Student record

Calling on our MPs to protect student choice – FE News

Earlier this year, the government unveiled its plan to fund 160 Tier 3 qualifications, including 38 BTECs, by 2024. These qualifications are set to be phased out as they are meant to overlap with the rollout of T-tiers.

The prospect of funding for these qualifications is deeply worrying. Of the 662,000 students aged 16 to 19 currently in the vocational stream, 66,000 are enrolled in the 160 diplomas that will be abolished. 1 in 10 registrations will be impacted by these decisions. These statistics worsen when we consider that 27% of BTEC students are the “most disadvantaged” in the system.

Among the diplomas to be abolished is the BTEC diploma in health and social action. Not only is the qualification “extremely popular and respected by universities and employers”, but the health and social care sector continues to be threatened by growing skills shortages and high turnover. How can this decision be justified when, this year, there were 1,300 level T courses, ie less than 2% of the total volume of learners. The UK also faces a growing skills gap, with skills shortages costing the UK economy a record £6.6 billion a year. We need more options for high-quality learning and skills development, not less.

The introduction of the T-level curriculum was a significant step forward in terms of providing students with a background course option in their area of ​​interest. However, it should be noted that T-levels and stand-alone vocational qualifications perform very different functions. Currently, students can take a mix of A-level, BTEC and/or equivalent courses to support their learning. While one T-level is equivalent to three A-levels. At 15, those who choose to follow a professional or technical path will be forced into a binary decision between A-levels or T-levels. Additionally, many careers, such as engineering, are highly dependent on academic, professional, and technical learning styles. We must therefore ask ourselves, in a world of work that demands more and more flexibility, why do we choose to restrict our students’ options rather than expand them?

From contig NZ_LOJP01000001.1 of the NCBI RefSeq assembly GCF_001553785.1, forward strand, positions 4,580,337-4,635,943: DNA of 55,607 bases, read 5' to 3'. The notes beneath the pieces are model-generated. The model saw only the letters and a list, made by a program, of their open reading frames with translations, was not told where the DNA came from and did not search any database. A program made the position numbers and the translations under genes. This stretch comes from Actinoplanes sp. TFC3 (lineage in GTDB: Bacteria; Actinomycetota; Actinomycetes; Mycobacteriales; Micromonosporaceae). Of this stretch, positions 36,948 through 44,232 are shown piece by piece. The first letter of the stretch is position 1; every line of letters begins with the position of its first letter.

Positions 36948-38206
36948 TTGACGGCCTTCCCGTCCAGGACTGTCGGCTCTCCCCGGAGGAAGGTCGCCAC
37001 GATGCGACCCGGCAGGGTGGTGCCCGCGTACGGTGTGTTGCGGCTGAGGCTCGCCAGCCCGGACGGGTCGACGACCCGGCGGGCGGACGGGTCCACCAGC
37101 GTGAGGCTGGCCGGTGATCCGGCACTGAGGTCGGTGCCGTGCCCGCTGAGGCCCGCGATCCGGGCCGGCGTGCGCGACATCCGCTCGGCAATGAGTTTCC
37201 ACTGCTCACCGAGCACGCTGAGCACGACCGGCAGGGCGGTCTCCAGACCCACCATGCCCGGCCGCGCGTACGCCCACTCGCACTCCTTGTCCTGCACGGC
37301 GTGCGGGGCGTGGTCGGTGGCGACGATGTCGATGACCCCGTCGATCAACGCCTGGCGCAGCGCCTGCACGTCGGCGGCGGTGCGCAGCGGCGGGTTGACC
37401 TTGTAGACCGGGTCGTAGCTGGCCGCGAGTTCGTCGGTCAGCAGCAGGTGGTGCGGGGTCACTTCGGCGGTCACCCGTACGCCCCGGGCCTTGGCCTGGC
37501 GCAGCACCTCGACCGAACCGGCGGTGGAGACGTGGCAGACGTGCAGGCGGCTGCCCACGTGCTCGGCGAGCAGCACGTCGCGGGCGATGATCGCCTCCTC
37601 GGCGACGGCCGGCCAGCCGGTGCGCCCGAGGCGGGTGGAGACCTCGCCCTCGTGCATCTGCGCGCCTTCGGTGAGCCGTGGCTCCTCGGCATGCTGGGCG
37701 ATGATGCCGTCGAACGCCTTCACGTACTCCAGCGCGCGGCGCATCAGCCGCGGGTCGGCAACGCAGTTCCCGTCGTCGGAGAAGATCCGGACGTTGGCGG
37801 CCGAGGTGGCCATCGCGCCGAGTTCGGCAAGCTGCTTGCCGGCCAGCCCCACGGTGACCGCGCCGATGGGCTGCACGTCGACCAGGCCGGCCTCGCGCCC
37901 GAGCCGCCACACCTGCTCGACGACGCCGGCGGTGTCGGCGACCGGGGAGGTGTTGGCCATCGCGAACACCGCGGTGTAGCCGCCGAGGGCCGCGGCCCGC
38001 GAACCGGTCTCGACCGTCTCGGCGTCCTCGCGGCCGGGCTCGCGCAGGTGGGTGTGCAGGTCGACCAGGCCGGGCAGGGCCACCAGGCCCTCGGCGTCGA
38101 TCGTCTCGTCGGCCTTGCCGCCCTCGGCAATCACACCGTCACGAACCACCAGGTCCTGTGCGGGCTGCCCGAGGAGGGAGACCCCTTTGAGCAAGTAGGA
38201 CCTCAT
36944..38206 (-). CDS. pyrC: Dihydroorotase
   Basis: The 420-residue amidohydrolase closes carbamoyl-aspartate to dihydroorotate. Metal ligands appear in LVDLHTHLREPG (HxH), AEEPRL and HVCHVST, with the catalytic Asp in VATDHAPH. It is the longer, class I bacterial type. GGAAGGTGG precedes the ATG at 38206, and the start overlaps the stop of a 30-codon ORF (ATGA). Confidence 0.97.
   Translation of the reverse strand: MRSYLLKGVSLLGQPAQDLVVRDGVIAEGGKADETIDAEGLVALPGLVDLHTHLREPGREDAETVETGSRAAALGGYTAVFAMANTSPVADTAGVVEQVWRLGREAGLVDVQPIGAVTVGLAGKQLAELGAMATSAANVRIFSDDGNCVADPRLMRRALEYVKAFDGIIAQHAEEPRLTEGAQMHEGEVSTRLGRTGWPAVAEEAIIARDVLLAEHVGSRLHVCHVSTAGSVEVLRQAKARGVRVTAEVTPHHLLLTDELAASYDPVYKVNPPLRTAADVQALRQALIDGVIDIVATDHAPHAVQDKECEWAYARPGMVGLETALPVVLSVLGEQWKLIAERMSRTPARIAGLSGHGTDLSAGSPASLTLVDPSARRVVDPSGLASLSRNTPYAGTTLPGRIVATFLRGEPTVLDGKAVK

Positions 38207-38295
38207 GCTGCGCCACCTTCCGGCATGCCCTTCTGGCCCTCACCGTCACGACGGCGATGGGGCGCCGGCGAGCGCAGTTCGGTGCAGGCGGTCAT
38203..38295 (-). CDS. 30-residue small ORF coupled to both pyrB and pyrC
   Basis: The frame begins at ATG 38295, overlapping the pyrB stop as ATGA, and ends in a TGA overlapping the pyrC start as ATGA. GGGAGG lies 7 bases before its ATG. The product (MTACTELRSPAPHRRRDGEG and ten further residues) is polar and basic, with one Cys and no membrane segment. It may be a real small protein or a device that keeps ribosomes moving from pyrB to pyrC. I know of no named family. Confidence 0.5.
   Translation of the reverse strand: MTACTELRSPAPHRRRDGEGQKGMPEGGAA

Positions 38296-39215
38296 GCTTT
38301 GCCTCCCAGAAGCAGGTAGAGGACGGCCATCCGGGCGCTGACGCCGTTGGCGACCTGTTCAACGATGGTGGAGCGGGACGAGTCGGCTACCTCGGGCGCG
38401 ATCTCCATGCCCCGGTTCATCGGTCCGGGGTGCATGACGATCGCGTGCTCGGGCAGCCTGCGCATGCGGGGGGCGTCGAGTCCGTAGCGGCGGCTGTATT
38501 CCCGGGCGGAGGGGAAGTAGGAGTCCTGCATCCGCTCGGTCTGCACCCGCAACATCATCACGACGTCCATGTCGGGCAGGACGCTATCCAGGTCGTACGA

For these students, the Applied General Diplomas, such as the BTEC, are the gateway to higher education or skilled employment. These qualifications have transformed the life chances of thousands of young people and have made huge contributions to both social mobility and local economies. Removing them will leave many students without a viable path at age 16 and hamper their progression to higher education or skilled employment.

The stakes are high and it is time to act.

On monday 18e Julythere is a debate about the future of BTECS in Westminster Hall. This debate was triggered by the #ProtectStudentChoice do not refund BTEC petition which received 108,329 signatures earlier this year.

Any MP who cares about education and maintaining opportunities for the young people of this country should attend. We need politicians brave enough to take a stand on this.

By Alice Barnard, Managing Director, The Edge Foundation

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